Don’t skip those Murry chapters, even if, like Waterlow and Kotieliansky, and despite the account here of his appalling childhood, you prefer to “never have anything to do with him again.” They include some of the best things Jones says about Mansfield, and anyway you will get to watch Wife 3 break a tea-table on Murry’s head.
The third and best new thing about this book is Jones herself. Her narrative voice is calm, knowing and non-judgmental, a relief after the shrill partisanship of many writers on Mansfield and Co. She stays unflappable while the wild young Mansfield gets herself into more trouble than Tess of the d’Urbervilles. She is wise and all-seeing as she assesses the talents and follies of the mature Mansfield’s friends. With the horrific medical details her bedside manner is expert, informative, and compassionate. At last she brings modern medical knowledge to bear and cuts the century-old clutter of moralizing and sensationalism. With her characters, even the most messily complicated (like Murry), even those who insist on behaving like caricatures (like Lawrence or Beatrice Hastings) she is utterly fair-minded, seeing all round them and summing them up with clarity and vigour.
She reminds us, for instance, that Baker was a top scholar, had “a talent for words,” capable of prose that “sings” when she wrote of Rhodesia, suppressed tragedy when her father killed himself, and sustained a devotion to Mansfield that was “never subservient; it was a willed act requiring considerable strength…underneath a surface of calm and sweetness she was a powerful woman with the tenacity of a bulldog.”
Similarly George Bowden becomes much more than a labrador-retriever stooge Mansfield married in a panic. Before the wedding he is good company, intelligently interested in books and music, and with an engaging sense of the absurd. After she flees, he is considerate and discreet, even while “suffering, psychologically and emotionally, from the trauma of their relationship,” even on a “surreal” evening they spend together to discuss divorce that ends with him singing at her piano.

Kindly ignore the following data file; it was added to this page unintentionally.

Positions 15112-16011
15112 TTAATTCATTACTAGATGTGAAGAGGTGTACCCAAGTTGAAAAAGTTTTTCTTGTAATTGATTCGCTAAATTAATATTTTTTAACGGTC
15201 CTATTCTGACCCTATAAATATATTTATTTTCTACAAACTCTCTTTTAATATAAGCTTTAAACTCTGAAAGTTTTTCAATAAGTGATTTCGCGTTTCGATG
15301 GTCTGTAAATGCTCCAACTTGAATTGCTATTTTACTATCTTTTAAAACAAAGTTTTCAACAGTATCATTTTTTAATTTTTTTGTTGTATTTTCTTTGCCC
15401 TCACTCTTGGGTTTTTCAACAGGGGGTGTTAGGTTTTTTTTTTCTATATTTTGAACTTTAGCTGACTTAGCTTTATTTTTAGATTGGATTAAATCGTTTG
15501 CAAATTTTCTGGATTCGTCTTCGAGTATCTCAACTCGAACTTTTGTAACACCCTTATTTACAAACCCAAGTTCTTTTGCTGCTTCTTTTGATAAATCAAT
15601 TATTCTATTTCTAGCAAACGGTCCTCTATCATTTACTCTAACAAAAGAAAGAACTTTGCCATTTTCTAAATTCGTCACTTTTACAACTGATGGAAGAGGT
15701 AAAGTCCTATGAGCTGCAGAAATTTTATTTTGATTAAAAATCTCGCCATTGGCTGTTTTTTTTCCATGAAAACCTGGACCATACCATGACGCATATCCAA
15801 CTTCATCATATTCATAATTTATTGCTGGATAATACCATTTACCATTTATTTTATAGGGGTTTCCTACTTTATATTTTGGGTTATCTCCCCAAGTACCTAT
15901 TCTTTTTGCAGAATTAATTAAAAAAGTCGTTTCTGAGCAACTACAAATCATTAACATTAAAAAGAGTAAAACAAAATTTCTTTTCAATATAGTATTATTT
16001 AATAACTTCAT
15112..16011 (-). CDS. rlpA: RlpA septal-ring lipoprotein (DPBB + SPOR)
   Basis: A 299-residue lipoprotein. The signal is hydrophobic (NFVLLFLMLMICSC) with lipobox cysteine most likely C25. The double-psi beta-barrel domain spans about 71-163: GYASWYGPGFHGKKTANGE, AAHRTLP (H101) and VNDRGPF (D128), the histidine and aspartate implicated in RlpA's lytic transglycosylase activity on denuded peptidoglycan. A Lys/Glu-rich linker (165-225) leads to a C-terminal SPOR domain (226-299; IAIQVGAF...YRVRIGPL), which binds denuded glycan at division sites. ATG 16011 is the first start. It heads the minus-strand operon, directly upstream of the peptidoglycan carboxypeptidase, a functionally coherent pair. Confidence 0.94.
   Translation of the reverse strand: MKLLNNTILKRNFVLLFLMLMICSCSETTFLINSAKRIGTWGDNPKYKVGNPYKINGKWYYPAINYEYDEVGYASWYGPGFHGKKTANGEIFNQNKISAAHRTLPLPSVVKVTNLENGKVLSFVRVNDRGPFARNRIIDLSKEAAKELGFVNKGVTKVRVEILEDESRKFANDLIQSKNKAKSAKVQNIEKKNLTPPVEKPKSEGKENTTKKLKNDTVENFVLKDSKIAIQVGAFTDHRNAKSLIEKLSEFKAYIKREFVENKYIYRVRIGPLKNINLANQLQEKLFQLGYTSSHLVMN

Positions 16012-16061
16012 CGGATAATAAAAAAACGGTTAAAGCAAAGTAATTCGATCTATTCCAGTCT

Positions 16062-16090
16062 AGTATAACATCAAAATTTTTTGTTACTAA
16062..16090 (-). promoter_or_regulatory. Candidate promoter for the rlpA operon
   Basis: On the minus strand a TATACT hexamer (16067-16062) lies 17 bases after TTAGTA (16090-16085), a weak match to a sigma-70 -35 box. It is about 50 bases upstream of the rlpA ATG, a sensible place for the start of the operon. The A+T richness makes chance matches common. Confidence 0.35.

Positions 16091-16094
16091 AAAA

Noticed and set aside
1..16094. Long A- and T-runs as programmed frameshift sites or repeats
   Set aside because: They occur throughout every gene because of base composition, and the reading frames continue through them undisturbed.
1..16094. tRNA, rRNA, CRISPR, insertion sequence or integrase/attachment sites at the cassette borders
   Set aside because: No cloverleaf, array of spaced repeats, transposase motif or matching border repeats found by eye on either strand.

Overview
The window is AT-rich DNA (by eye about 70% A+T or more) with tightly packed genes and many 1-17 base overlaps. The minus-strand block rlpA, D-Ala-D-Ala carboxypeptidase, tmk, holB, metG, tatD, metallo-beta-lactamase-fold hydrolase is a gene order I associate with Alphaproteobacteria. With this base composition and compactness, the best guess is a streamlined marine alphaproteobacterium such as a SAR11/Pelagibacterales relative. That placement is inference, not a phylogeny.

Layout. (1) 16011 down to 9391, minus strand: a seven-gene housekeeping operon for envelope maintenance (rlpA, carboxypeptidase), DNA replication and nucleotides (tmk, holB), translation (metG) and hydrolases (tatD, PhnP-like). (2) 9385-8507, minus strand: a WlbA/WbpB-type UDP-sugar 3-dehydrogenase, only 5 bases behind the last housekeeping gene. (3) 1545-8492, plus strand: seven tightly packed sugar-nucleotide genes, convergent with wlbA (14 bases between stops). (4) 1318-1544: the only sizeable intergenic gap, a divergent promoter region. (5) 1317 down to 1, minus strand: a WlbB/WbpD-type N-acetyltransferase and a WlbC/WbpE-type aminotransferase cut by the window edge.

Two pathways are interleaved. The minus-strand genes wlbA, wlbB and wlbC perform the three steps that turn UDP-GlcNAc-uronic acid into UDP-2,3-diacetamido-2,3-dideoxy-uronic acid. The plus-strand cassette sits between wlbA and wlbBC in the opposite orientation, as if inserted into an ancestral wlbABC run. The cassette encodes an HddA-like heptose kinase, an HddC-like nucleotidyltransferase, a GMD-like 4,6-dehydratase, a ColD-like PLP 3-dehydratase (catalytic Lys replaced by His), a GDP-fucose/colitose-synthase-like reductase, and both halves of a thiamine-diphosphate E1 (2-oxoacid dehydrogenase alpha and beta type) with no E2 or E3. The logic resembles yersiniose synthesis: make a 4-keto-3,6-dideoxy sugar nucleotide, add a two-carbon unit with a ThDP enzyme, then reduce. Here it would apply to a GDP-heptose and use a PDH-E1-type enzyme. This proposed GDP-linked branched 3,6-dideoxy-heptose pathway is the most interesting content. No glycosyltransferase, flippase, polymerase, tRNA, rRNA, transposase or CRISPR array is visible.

To say that this biography is fair-minded and sensible is high praise, given the Desperate Housewives nature of much of the story-line. It is sensible in summarizing the likelihood that Mansfield’s mother Annie Beauchamp knew about her pregnancy when she dumped her in Germany. It sensibly accepts gaps in our knowledge – “Whether [an abortion story] is written from personal experience is something only Katherine can know.” It sensibly considers and dismisses things like the gonorrhea theory: “If you suspect that you have venereal disease…you go to a doctor, not to a husband you left ten months earlier because you couldn’t bear to sleep with him…It simply isn’t credible.”
The voice you hear there is typical. Jones is sensible but never bland. On the fatally premature birth in Bad Wörishofen, after adroitly compiling a complex of materials from letters, notebooks, stories, even a poem published later by Murry, she sums it up with an older woman’s wise compassion:
To lose a baby, after all the trauma of childbirth, is one of the worst things that can happen to any woman. For a young girl to endure this alone in a foreign country surrounded by strangers is unimaginable.
The straight-talking vigour of Jones’s summaries sometimes reminds me of Nelly Dean commenting on the passionate shenanigans at Wuthering Heights. Jones comes from Cumbria, next to North Yorkshire, and though I have never heard her speak, that is the voice I hear in her prose - honest, strong, and full-vowelled. Mansfield’s sexual precocity is “a dangerous mixture of ignorance and desire.” The teenager at home in Wellington “has made herself thoroughly obnoxious with her rebellious moods and obvious contempt.” When a Feilding journalist claims to have a scoop about blackmail, “Such a story is hard to believe. Harold Beauchamp was quite capable of sorting out any importuning individuals himself without involving a journalist.” On Murry’s abused childhood, “It is the underlying damage, the sense that he is a hurt child, that is so appealing to women.” The toilet facilities at posh Garsington are “ramshackle.”